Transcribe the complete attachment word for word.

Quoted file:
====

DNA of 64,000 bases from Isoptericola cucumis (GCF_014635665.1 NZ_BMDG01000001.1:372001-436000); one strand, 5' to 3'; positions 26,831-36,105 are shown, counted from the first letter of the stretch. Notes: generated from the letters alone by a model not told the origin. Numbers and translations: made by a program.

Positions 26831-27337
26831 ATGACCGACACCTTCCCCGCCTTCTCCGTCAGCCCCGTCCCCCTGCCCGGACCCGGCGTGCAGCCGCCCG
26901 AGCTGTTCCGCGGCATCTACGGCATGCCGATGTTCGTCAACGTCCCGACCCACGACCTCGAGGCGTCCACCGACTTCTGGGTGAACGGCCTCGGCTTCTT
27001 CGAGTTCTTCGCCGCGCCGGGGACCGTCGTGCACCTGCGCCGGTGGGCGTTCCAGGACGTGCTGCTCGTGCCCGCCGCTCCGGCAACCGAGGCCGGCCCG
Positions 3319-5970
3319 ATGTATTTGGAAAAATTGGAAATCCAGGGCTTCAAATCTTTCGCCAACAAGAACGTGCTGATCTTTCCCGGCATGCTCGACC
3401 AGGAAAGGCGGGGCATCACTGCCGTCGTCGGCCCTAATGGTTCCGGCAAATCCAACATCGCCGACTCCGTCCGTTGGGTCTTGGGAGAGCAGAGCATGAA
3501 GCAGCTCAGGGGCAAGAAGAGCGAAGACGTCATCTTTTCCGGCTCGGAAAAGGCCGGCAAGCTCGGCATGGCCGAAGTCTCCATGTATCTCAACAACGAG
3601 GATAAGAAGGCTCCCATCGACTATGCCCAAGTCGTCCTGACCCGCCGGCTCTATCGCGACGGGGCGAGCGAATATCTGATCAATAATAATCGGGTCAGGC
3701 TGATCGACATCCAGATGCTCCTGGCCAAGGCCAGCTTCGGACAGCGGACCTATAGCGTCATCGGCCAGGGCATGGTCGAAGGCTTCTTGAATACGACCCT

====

DNA of 64,000 bases from Isoptericola cucumis (GCF_014635665.1 NZ_BMDG01000001.1:372001-436000); one strand, 5' to 3'; positions 26,831-36,105 are shown, counted from the first letter of the stretch. Notes: generated from the letters alone by a model not told the origin. Numbers and translations: made by a program.

Positions 26831-27337
26831 ATGACCGACACCTTCCCCGCCTTCTCCGTCAGCCCCGTCCCCCTGCCCGGACCCGGCGTGCAGCCGCCCG
26901 AGCTGTTCCGCGGCATCTACGGCATGCCGATGTTCGTCAACGTCCCGACCCACGACCTCGAGGCGTCCACCGACTTCTGGGTGAACGGCCTCGGCTTCTT
27001 CGAGTTCTTCGCCGCGCCGGGGACCGTCGTGCACCTGCGCCGGTGGGCGTTCCAGGACGTGCTGCTCGTGCCCGCCGCTCCGGCAACCGAGGCCGGCCCG
Positions 3319-5970
3319 ATGTATTTGGAAAAATTGGAAATCCAGGGCTTCAAATCTTTCGCCAACAAGAACGTGCTGATCTTTCCCGGCATGCTCGACC
3401 AGGAAAGGCGGGGCATCACTGCCGTCGTCGGCCCTAATGGTTCCGGCAAATCCAACATCGCCGACTCCGTCCGTTGGGTCTTGGGAGAGCAGAGCATGAA
3501 GCAGCTCAGGGGCAAGAAGAGCGAAGACGTCATCTTTTCCGGCTCGGAAAAGGCCGGCAAGCTCGGCATGGCCGAAGTCTCCATGTATCTCAACAACGAG
3601 GATAAGAAGGCTCCCATCGACTATGCCCAAGTCGTCCTGACCCGCCGGCTCTATCGCGACGGGGCGAGCGAATATCTGATCAATAATAATCGGGTCAGGC
3701 TGATCGACATCCAGATGCTCCTGGCCAAGGCCAGCTTCGGACAGCGGACCTATAGCGTCATCGGCCAGGGCATGGTCGAAGGCTTCTTGAATACGACCCT